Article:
Financial statements highlight the status of your business at any given time. Monitoring the financial health of your company can make the difference between success and failure. By properly scrutinizing your financial statements, you can avoid spending money that you don’t have and know when to deploy funds to drive your business to the next level.
Your investors and creditors will want to look at your financial statements, including balance sheet, income statement, cash flow statement, and statement of owner’s equity, to help you reach your financing goals. As a small business owner, it’s essential to understand these four types of financial statements and the wealth of information they reveal to you and potential investors and creditors.
1. Balance Sheet
Also referred to as a statement of net worth or a statement of financial position, the balance sheet is one of the essential financial statements. It is based on the basic accounting equation that states (Assets = Liabilities + Equity), providing a snapshot of your business’s equity, assets, and liabilities.
The balance sheet also highlights your business’s financial position at any specific point in time. Financial statement analysts can use the information contained in the balance sheet to calculate several critical financial ratios.
2. Income Statement
The income statement provides users with a picture of your business’s financial performance over a specified period. Sometimes known as a profit and loss statement (P&L) or statement of revenue and expense, it shows the operating and non-operating income and expenses of a business.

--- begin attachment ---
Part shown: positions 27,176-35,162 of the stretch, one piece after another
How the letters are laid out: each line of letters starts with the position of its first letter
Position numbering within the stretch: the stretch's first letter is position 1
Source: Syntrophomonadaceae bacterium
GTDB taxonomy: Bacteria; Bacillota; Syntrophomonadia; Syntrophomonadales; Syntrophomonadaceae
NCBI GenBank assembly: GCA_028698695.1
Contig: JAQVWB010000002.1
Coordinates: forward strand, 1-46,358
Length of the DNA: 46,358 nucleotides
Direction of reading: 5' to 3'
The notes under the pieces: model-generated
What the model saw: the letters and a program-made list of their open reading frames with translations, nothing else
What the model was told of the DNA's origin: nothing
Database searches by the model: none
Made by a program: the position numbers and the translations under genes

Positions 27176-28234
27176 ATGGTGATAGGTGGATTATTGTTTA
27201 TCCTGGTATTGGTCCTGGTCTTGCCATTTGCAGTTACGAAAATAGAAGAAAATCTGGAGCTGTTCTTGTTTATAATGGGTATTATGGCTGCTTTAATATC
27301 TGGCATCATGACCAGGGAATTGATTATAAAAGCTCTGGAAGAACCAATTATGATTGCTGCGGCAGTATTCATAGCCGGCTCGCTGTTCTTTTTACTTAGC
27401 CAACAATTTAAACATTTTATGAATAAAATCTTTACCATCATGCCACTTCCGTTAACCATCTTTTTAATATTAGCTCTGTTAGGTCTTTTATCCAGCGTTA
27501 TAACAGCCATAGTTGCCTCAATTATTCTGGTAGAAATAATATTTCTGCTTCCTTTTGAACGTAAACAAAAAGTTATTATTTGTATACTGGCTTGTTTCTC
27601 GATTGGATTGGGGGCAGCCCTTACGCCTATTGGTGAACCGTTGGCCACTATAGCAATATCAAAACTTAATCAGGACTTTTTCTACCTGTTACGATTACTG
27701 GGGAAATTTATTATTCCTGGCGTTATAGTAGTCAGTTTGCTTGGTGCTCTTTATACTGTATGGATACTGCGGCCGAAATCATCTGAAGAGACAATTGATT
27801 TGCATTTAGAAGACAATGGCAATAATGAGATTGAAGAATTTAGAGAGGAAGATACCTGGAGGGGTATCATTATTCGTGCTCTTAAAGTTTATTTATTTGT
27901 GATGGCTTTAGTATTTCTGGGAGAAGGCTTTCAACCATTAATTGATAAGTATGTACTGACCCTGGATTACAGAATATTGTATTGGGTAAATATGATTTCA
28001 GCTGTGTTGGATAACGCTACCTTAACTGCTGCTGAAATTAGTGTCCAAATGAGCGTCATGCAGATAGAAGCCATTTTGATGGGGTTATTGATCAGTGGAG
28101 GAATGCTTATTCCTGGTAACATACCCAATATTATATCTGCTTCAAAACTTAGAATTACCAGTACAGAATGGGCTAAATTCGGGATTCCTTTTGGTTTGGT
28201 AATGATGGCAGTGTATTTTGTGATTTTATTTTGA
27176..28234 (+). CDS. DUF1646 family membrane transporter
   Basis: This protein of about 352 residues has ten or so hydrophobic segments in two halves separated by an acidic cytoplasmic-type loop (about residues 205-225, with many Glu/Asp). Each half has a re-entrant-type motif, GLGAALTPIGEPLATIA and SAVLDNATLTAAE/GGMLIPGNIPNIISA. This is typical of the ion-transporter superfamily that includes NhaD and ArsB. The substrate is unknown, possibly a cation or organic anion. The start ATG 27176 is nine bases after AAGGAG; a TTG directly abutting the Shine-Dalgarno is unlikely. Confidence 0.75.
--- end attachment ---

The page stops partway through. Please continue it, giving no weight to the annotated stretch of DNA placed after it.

The information contained in an income statement can be used to calculate financial ratios that provide insights into your business’s performance. A professional accountant can consult with you and advise on using the information to your advantage.
3. Cash Flow Statement
The cash flow statement (or a statement of changes in financial position) gives you an understanding of how well your business manages its cash flow. Financial analysts can use the information in a cash flow statement to evaluate whether your business is generating sufficient cash to meet its debt obligations as well as operating expenses.
A typical cash flow statement provides information about your business’s cash from operating activities, revenue from financing activities, and investing.
4. Statement of Retained Earnings
The owner’s equity or retained earnings statement details your business’ included earnings at the end of a financial period. It shows the profit maintained within the company rather than distributed to shareholders and owners at the beginning and the end of a specified reporting period.
Typically, retained earnings are used to either reinvest in the business or to pay off debt obligations. It provides information regarding the financial health of your business, as it indicates whether your business can meet ongoing financial and operating obligations without requiring its shareholders or owners to contribute extra capital.
Preparing for Business Success with Financial Statements
By preparing these four financial statements, you will be able to provide prospective investors or creditors with the critical information they need to assess your business and make an informed decision. They also help you identify trends in your company’s performance to help position your business for continued success. Always work with an experienced accounting professional to help ensure that your company is compliant with financial reporting and obligations throughout the year.